H■ Matt McPherson / Contributed
emet and San Jacinto are taking two separate approaches towards residential development as the real estate market continues to improve throughout the valley. Hemet emphasizes low-income housing developments within the heart of the city while encouraging single family developments to the east and west. In contrast, San Jacinto is advancing an assortment of developments from affordable 55+ communities to affluent equestrian neighborhoods along the periphery of the city.
Hemet has taken a path towards high density residential. Speculation suggests this is an attempt to cater to the low-income demographic within the nucleus of the city. Properties such as the northeast corner of Sanderson and Devonshire are rezoning from commercial C1 to high density residential R3, which will allow 18.1-30 units per acre. Although no development project is proposed currently, the zone change paves the way for low income apartment expansion within the proposed area. The total acreage is 5.57 acres, which could allow 85-112 units with a maximum of 139 units within the designated zoning area. The C1->R3 rezoning was initiated due to little or no commercial interest in the site. Ingress and egress issues did not favor a commercial development, in addition to other factors.
A few surrounding residents have expressed some concerns in relation to the proposed multi-family development attributing public safety, density and quality of the adjoining streets. The development would produce a rise in property tax revenue and increase surrounding property values. One requirement to become compatible with the existing surrounding residential is to create a buffer through gated access.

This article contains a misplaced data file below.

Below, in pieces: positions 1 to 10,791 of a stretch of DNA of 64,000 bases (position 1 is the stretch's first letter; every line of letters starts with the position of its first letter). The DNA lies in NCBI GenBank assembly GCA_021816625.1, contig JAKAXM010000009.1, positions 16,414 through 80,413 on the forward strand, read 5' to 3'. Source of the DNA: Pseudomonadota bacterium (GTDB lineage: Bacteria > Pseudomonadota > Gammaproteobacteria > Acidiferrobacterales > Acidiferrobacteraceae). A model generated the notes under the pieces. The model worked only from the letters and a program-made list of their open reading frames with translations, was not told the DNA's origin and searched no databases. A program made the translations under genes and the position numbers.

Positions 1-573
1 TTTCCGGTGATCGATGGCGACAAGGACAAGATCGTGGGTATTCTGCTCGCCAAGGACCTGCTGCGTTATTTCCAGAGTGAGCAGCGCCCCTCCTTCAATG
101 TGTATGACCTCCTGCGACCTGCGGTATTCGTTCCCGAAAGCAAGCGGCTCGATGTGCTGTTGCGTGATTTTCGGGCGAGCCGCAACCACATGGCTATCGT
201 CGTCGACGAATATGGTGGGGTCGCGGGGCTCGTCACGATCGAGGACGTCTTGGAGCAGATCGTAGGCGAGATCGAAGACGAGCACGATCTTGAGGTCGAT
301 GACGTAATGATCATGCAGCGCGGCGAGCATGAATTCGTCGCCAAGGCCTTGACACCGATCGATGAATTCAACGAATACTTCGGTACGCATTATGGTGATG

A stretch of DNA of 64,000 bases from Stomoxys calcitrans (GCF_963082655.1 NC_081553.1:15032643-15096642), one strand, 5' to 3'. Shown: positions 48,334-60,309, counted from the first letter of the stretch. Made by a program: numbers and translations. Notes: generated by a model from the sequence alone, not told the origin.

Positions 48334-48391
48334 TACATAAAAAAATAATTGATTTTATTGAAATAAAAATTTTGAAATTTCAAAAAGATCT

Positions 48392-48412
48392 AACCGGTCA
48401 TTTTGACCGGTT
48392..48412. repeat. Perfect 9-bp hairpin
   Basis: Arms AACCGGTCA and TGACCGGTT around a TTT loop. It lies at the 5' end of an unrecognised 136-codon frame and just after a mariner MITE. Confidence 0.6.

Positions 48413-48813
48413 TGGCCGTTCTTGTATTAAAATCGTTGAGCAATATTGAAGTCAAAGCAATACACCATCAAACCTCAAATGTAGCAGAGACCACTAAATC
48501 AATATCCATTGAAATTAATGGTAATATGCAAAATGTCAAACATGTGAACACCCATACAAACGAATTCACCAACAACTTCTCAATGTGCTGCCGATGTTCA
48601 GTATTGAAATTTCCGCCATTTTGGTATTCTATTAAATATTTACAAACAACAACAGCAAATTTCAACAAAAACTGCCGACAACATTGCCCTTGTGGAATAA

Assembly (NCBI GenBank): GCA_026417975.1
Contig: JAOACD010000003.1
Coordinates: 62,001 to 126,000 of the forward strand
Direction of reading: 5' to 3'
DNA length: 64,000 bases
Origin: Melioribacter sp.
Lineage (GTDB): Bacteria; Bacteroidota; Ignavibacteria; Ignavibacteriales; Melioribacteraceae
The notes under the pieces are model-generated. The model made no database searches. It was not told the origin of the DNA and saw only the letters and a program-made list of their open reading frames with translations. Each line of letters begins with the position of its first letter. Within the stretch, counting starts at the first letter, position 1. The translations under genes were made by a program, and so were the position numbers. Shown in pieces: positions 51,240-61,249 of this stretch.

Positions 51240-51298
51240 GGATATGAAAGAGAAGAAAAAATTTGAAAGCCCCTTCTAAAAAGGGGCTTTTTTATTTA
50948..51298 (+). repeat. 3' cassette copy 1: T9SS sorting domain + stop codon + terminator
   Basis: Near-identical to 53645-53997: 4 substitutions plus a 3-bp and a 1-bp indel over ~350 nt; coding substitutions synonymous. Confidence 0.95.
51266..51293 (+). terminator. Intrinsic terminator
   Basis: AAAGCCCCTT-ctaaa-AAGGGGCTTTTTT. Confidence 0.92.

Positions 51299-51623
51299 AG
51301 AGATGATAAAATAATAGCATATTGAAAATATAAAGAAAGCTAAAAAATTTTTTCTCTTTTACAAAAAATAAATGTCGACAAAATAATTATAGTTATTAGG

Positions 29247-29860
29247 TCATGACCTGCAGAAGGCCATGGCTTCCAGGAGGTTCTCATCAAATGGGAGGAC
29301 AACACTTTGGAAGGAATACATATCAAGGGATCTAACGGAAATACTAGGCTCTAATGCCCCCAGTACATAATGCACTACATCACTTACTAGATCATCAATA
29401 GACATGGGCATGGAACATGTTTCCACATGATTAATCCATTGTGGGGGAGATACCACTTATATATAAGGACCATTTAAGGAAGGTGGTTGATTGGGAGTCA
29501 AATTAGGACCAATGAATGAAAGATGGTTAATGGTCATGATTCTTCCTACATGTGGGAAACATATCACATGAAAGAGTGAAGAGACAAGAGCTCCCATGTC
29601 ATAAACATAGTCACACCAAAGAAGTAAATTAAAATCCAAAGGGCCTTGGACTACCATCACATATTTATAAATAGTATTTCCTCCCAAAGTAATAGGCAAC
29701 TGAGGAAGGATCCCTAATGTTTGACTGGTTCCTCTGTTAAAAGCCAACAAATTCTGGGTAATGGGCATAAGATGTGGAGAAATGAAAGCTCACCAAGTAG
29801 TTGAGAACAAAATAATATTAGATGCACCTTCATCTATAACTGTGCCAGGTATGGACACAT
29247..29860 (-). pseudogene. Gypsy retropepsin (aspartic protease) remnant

Carole Kendricks, the Associate Planner at The City of Hemet, was able to provide nine other projected developments that are currently approved by the city.
1. An approved 395-single-family-residence development proposed by Jefferey Homes (Stoney Mountain developer) on 232.5 acres on the south side of Esplanade Avenue about 844 feet east of Warren Road.
2. Jasmine Gardens on the south side of Johnston Avenue, west of State is an approved 124-unit complex, that has attempted to secure federal tax credits, but has been unsuccessful as of yet.
3. Large 20,000 square foot ranch style estates have been approved along the south side of Charlton Avenue in between Soboba and Hemet streets. This 7.27 acres is anticipated to have 10 single-family homes.
4. A 40-unit condominium complex is approved on the east side of Cawston Avenue between Stetson and Thornton avenues.
5. Another 40 units in eight buildings are approved on 3.29 acres located on the east side of Copenhagen Street south of Sydney Street and north of Anchorage.
6. Senior apartments totaling 120 units have been approved on 3.31 acres on the southerly side of Latham Avenue east of Lyon and west of Elk Street in an R-4 zone (“very high density residential.”)
7. 37 single-family residential lots have been approved on the south side of Eaton Avenue, between Kirby Street and Sanderson Avenue.
8. 12 single-story single-family residential homes have been approved on the west side of Hemet Street north of Annisa Avenue and south of Paloma Drive.
9. Conditions of Approval that have been modified hints at progress in the halted McSweeny Farms development, located east of State Street north of Newport Road and south of Gibbel Road.